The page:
"points": np.array(
                        [
                            [0.4, 1, 1.3], 
                            [1, 1, 1], 
                            [1.2, 1, 1.2]
                        ]
                    ),
                    "boxes": np.array(
                        [
                            {
                                "corners": [
                                    [0,0,0],
                                    [0,1,0],
                                    [0,0,1],
                                    [1,0,0],
                                    [1,1,0],
                                    [0,1,1],
                                    [1,0,1],
                                    [1,1,1]
                                ],
                                "label": "Box",
                                "color": [123,321,111],
                            },
                            {
                                "corners": [
                                    [0,0,0],
                                    [0,2,0],
                                    [0,0,2],
                                    [2,0,0],
                                    [2,2,0],
                                    [0,2,2],
                                    [2,0,2],
                                    [2,2,2]
                                ],
                                "label": "Box-2",
                                "color": [111,321,0],
                            }
                        ]
                    ),
                }
            )
        }
    )

Point clouds for self driving cars

HTML

HTML

Custom html can be logged at any key, this exposes an HTML panel on the run page. By default we inject default styles, you can disable default styles by passing inject=False.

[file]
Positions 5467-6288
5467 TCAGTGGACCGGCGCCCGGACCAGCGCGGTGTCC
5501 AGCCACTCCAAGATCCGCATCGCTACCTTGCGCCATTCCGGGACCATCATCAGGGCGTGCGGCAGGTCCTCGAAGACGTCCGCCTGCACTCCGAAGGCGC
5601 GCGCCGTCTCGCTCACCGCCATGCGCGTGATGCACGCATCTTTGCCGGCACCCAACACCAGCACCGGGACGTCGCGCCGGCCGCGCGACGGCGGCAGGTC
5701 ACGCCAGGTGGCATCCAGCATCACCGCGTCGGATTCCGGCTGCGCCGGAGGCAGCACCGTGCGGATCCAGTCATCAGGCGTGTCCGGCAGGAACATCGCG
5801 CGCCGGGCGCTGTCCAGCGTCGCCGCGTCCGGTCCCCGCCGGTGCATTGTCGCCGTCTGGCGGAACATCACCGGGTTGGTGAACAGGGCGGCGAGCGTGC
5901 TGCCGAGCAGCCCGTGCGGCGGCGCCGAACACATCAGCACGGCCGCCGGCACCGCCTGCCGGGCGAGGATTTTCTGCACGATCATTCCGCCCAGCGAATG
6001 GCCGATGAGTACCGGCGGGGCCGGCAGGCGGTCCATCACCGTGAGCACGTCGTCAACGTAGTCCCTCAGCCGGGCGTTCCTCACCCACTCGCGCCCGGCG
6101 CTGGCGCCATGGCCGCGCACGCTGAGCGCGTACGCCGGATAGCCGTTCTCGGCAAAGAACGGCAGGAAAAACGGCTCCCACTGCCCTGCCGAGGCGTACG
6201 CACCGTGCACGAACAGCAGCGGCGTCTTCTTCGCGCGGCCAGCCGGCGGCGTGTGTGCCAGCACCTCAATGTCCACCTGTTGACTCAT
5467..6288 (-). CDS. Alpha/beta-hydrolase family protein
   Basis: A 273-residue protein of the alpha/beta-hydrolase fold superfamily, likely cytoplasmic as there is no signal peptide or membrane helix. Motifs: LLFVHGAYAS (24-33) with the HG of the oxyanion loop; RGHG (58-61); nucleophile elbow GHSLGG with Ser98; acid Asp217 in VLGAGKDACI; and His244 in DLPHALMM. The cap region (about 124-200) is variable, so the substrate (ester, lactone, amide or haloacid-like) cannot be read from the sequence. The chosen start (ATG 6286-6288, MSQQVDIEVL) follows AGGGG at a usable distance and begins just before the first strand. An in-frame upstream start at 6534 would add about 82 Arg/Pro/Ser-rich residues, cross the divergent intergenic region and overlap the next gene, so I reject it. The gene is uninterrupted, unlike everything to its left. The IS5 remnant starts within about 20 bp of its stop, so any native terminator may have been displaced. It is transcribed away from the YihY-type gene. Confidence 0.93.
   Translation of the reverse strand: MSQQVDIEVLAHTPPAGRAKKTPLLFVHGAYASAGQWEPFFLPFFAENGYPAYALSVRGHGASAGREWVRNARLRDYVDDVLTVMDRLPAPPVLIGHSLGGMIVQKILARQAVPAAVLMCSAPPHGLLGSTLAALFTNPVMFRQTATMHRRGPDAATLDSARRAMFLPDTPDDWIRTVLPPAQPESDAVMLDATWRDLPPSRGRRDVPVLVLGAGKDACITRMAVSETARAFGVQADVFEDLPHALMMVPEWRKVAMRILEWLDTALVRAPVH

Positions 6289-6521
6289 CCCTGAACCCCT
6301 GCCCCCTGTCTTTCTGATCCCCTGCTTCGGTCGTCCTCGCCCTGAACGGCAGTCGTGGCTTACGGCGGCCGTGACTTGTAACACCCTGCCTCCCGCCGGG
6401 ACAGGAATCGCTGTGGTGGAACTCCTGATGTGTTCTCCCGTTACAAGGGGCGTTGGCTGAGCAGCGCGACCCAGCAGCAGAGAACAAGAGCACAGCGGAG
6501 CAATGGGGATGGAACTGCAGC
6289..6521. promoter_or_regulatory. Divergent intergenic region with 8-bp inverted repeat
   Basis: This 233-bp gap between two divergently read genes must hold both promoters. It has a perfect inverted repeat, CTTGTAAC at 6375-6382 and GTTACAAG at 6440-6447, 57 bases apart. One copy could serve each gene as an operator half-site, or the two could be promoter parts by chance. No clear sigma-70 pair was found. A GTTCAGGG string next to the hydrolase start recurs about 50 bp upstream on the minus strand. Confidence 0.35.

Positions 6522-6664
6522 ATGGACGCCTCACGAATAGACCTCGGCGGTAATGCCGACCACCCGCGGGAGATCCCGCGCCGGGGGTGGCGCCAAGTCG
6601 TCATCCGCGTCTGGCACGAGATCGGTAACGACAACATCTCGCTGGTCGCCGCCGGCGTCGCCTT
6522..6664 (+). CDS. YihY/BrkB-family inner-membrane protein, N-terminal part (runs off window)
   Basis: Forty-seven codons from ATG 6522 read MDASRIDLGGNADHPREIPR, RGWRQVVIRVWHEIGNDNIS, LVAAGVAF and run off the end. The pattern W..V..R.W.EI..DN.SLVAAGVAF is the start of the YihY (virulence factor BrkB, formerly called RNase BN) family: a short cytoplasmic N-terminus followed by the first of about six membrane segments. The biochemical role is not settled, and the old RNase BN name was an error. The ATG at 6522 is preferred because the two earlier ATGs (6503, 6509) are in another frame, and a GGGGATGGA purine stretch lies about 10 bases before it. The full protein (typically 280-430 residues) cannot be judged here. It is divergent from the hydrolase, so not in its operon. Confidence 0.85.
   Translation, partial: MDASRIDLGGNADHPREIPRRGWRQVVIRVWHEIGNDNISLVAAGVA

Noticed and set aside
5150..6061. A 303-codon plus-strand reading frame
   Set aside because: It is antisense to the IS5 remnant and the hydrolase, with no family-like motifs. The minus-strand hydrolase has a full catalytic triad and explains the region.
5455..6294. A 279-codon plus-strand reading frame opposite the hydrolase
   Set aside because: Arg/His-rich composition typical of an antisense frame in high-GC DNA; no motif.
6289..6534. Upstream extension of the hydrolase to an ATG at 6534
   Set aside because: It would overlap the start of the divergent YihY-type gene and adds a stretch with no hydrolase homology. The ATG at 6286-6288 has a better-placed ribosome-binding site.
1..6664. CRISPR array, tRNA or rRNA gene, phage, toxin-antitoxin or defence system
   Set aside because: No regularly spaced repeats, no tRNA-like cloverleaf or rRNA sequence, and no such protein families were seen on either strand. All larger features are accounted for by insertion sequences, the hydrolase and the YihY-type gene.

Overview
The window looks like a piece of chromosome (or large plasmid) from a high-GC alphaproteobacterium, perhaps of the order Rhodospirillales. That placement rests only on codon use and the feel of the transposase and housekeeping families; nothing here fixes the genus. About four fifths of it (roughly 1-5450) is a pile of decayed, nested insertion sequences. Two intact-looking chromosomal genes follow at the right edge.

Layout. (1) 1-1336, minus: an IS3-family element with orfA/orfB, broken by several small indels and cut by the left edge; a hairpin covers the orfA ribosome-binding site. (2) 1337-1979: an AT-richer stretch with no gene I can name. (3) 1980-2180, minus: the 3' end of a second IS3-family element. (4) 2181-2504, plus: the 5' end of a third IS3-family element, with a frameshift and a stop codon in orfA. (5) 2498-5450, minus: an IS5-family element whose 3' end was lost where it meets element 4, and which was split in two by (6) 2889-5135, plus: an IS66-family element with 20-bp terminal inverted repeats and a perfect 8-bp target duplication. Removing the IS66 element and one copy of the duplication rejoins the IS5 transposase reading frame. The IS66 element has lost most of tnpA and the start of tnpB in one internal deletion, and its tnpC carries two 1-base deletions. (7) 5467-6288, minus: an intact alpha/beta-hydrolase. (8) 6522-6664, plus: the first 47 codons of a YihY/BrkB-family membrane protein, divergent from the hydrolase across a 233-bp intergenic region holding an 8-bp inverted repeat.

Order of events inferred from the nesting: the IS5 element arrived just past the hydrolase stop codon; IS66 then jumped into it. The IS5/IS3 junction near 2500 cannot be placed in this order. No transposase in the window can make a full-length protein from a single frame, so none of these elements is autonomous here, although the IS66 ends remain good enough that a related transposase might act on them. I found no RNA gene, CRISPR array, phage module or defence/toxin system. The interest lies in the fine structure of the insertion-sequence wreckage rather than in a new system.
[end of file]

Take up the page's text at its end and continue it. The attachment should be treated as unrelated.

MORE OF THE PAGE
Example

path_to_html = "../input/kernel-files/some_html.html"

# Initialize run
wandb.init()

# Log plot HTML
# As a file
wandb.log({"custom_file": wandb.Html(open(path_to_html))})

# Inline
wandb.log({"custom_string": wandb.Html('<a href="https://mysite">Link</a>')})

# Disable default styles
wandb.log({"custom_file": wandb.Html(open("some.html"), inject=False)})

Incremental Logging

Incremental Logging

If you want to log to a single history step from lots of different places in your code you can pass a step index to wandb.log() as shown in the example below.

wandb.log(dict) accepts a few keyword arguments:

Example

# Initialize run
wandb.init()

# Log the metric to specific steps
for step, price in enumerate(apple['close']):
    # Specify steps
    wandb.log({"Stock Price": price}, step=step)

# Initialize a new run
wandb.init(project="visualize-metrics", name="incremental_logging")

# Log many metrics to the same step
for close, date in zip(apple['close'], apple['date']):
    # Log multiple metrics to the same step
    wandb.log({"Stock Price": close}, commit=False)
    
    # Somewhere else when I'm ready to report this step:
    wandb.log({'Another Metric': close*10})

As long as you keep passing the same value for step, W&B will collect the keys and values from each call in one unified dictionary. As soon you call wandb.log() with a different value for step than the previous one, W&B will write all the collected keys and values to the history, and start collection over again.

Note that this means you should only use this with consecutive values for step: 0, 1, 2, .... This feature doesn't let you write to absolutely any history step that you'd like, only the "current" one and the "next" one.

You can also set commit=False in wandb.log to accumulate metrics, just be sure to call wandb.log without the commit flag to persist the metrics.